In any case, I saw virtually no change in volume on brows or lashes, but I did notice an increase in super-fine, downy blonde hair under the brows. No thanks.
Makeup to the rescue!
If I can't reverse mother nature's mean tricks, I can certainly fake it. It's amazing what a little well-placed brow makeup can do to improve the appearance and lift the eyes. Look at the woman's eyebrows in the following before-and-after image.
In the "after" image, she looks younger, fresher, and more awake, even more confident and approachable.
My brows are are still well shaped with a defined arch, but they have become so sparse I rarely need to pluck anymore (and plucking stray hairs used to be a task I performed 3-4 times a week). So I thought I'd share my tips that give me my 20 year-old brows, at least until I wash my face:
- Choose a brow color that is 1-2 shades lighter than my hair. When I am 100% grey/white, I will switch to a color 1-2 shades darker.
- Using a stiff eyebrow brush or clean spoolie, brush the hairs downward and find the arch.
- Using a thin angle brush, lightly apply color to the arch with short, feathery strokes.
- Brush brow hairs up and out and use the angle brush to fill in sparse areas only. Brow powder (which should be slightly stiff, even waxy) gives my wispy brows definition; it's also a great choice for those seeking a more natural look. Pencil (or gel) provides a more dramatic look or is useful for anyone who is actually missing whole sections of the brow, such as that outer third I mentioned earlier.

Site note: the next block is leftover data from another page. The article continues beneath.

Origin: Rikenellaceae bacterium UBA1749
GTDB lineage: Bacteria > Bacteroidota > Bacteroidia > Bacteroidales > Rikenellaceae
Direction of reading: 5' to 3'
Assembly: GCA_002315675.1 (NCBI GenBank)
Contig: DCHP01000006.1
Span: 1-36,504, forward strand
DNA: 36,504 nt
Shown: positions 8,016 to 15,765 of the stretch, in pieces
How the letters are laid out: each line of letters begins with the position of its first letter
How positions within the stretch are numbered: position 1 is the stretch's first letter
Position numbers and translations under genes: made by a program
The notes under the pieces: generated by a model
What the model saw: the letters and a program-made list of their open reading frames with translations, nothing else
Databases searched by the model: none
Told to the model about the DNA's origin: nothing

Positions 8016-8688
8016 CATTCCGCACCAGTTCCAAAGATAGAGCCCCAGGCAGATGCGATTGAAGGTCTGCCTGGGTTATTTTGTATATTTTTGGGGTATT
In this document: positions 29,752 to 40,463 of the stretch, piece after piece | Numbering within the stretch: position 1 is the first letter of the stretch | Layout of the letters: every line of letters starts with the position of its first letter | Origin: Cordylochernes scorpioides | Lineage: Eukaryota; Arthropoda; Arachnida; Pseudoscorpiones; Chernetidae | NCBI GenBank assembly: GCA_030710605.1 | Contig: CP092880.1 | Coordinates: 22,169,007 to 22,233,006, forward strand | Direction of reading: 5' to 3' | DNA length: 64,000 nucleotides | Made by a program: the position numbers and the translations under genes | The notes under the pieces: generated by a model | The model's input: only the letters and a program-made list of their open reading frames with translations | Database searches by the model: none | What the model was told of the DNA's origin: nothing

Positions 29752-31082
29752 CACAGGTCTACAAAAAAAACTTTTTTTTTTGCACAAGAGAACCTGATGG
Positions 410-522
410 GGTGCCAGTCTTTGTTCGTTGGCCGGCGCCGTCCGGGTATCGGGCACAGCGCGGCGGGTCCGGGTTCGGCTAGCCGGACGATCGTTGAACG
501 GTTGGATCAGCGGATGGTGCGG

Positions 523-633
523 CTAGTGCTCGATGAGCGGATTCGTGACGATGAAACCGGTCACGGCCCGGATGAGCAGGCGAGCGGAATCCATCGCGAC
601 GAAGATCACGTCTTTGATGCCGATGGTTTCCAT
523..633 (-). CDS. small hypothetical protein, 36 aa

- Very lightly use what's left on the brush to almost-imperceptibly extend the tail end.
- Set in place with a clear mascara.
Because my natural brows appear lighter, thanks to volume loss, my biggest challenge has become finding the right color. I find myself stuck at step #1 in my own process. My beloved Clinique Brow Shaper in Shaping Charcoaled is starting to look a bit dark, although it has been THE perfect cool, ash brown for my pure ash eyebrows for many years.
Too dark? Big deal, buy something new. I tried, and I was completely unprepared for the disappointment. How hard could it be? Well, it would appear that there is no shortage of brow products for warm-toned people, but for those of us with light hair that has an ash base, it is proving to be more challenging than I ever imagined it could be.
Everything I have tried is either too warm (yellow or red), including all of the so-called taupes, or too dark. I don't want to think about the money I have wasted on various cool-looking eyebrow powders and pencils, including the famous Shu Uemura Seal Brown, which looks a bit green on me. Most of them have been the wrong color, and when I managed to find a harmonious match in color, it would be too dark.
So if you have made it this far, I have to disappoint you. There is no new holy grail. I have halfheartedly settled on using up an eyeshadow I was no longer using on my lids: Bobbi Brown Slate. It's not waxy, so it does not last all day, and it is still too warm. So I will keep looking until I find that holy-grail brow product that will carry me into my 87th birthday!
If you have begun to notice thinning brows, what is your favorite brow product? Do you prefer pencil or powder or gel?
Photo credits: (1-8) google images, (9-10) mine